Going back to your proposed solution, you're right we'd need a hook such that every time the client downloads new content from the server it would need to look and see if it's an item that's shared across multiple vaults. If so it would need to go find the associated items and propagate the changes. This sounds relatively easy but the devil is always in the details. You would want to make sure that either two devices don't do the propagation work needlessly, or more likely would need to make sure that two devices that do the propagation don't end up getting in each others' hair. This could be done by adding some kind of versioning to uniquely identify the propagation. You'd then need to make sure that the conflict resolvers look to see if the changes match based on that versioning and if so dismiss some local changes (I've never put thought towards dismissing dirty flags like that, so I'd have to think longer about how confidently that could be done).

    Would the OPVault have allowed you to make a symbolic link across physical vaults? Since each item had it's own key, you would therefore be able to share the key between the two vaults that reference this item?

    Right, that's where my head is going. If each item has its own key then the vault isn't protecting the vault items, it's protecting the vault item keys. If you know that (vaultA, item1) and (vaultB, item2) are effectively tied at the hip and share the same key, then when a client posts an update vault A with an updated item1 then the server could take that exact same data and update item2, incrementing vaultB's content version. I'm sure it'd be a little more complicated than that, cause as i mentioned above we put a lot of work into coordinating writes to a vault based on content versions and what i described there is pretty shoot-from-the-hip from vaultB's perspective.

    I hope that helps shed a bit of light on things.



  • Same issue here - looking to migrate away from Passpack v7 - 1Password was checking all the boxes until i hit this weird roadblock. UI-wise, passpack v7 makes it very simple. You can view passwords shared per group or per person. You can select in each password which group/person combination to share it with.

    Looks like we might have to pass on 1Password - too bad.

  • BenBen AWS Team

    Team Member

    Hey @antoinea.

    I'd encourage you to dialogue with our business sales team: [email protected]. Even if ultimately this is a roadblock for you moving forward with 1Password as it stands, it would be helpful to have them in the loop on that decision.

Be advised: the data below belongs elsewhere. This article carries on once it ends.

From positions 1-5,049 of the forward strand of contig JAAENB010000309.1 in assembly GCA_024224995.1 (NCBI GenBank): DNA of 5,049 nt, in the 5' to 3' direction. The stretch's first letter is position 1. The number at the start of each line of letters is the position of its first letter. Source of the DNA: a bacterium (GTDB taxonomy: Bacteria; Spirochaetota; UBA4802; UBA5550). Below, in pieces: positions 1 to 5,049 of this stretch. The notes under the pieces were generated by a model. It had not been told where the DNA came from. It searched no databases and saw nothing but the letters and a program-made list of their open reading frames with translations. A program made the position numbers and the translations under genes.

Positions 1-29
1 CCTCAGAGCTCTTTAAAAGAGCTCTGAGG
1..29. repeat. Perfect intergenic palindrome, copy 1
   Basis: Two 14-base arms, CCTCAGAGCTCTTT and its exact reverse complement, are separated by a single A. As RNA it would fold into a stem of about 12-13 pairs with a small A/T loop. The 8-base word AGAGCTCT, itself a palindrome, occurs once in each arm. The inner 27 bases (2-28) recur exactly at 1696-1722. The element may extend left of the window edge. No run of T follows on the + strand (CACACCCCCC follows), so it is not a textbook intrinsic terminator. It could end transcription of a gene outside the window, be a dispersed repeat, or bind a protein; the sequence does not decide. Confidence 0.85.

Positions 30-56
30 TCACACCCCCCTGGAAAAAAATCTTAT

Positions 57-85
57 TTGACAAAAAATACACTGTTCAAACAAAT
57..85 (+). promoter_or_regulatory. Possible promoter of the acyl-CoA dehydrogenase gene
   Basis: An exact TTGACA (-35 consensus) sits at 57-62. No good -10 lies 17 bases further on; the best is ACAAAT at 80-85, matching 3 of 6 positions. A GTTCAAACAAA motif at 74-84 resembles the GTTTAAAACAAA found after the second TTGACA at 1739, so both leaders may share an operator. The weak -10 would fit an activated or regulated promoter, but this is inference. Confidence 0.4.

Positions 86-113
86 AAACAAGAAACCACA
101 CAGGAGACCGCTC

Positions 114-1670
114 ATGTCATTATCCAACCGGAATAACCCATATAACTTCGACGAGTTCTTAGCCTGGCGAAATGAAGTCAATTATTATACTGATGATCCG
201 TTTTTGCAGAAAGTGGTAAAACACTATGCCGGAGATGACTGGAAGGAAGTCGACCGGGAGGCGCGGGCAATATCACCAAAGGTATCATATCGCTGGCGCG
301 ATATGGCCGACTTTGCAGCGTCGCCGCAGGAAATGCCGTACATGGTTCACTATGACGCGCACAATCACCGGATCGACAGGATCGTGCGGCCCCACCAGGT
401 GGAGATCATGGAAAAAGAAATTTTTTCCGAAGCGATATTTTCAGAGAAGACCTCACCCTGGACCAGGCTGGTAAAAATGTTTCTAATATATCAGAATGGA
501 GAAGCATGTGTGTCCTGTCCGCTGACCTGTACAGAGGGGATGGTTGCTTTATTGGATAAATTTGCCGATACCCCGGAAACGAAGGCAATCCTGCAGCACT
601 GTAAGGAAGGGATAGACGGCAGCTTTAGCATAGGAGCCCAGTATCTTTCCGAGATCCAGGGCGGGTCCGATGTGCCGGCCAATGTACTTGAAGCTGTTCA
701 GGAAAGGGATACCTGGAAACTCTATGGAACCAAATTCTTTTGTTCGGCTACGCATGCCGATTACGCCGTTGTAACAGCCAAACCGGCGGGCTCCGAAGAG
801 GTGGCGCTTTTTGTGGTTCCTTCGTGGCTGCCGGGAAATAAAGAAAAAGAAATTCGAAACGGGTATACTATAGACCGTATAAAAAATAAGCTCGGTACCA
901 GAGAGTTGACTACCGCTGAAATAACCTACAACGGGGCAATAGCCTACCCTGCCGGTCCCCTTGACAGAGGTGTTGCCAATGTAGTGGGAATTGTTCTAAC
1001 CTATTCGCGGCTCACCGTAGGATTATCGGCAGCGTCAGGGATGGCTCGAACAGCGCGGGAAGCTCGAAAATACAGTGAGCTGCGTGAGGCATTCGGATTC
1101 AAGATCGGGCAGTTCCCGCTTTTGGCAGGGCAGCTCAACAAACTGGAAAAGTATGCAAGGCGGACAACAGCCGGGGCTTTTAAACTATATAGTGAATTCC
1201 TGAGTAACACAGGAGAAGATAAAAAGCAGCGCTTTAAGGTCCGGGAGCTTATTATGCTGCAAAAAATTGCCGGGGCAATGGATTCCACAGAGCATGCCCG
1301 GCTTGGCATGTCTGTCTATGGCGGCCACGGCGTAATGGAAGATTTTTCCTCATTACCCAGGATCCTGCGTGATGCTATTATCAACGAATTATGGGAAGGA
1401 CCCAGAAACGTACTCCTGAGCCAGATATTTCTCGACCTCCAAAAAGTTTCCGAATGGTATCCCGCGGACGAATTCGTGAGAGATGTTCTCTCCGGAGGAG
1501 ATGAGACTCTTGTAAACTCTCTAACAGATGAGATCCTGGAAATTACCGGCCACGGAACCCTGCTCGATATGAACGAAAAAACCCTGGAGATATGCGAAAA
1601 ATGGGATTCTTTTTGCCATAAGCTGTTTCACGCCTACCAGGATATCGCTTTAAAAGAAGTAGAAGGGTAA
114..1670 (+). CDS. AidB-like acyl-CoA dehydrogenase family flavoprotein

• Hi Ben, thanks for the answer! Here's the reply i got from the business team. It seems like they would think this use case goes against other use cases, whereas i think a good product design could make them complementary and allow different orgs to use different schemes. Thank you for your help!

    Thank you for your email and your feedback. We appreciate you taking the time to write this.

    We are very aware that this is an often requested feature and our developers are considering options for adding something like it. If you read the thread starting here, you'll see the responses from Rick Fillion, our head of platform development: https://discussions.agilebits.com/discussion/comment/557108/#Comment_557108

    One thing you may want to consider in your deliberations is that we have no small number of customers switching to 1Password because this feature doesn't exists. In many cases and particularly for two of the companies you've mentioned, having the ability to keep an item in multiple places, all with different degrees of access for any number of people, has caused immense management overhead, loss of data, and access violations to the point where a more closed-off approach with clearly defined and transparent access privileges was more sensible and allowed the implementation and enforcement of the principle of least privilege.

    I'm fully aware that this is quite specific to the needs of an organisation and could possibly be solved by a matching UX/UI on our end but it's hard to deny that keeping items in multiple places can add a high degree of complexity for the admins and the end user.

    I hope that in the future we're going to find a satisfying solution for this.

  • BenBen AWS Team

    Team Member

    Thanks for sharing @antoinea. :+1: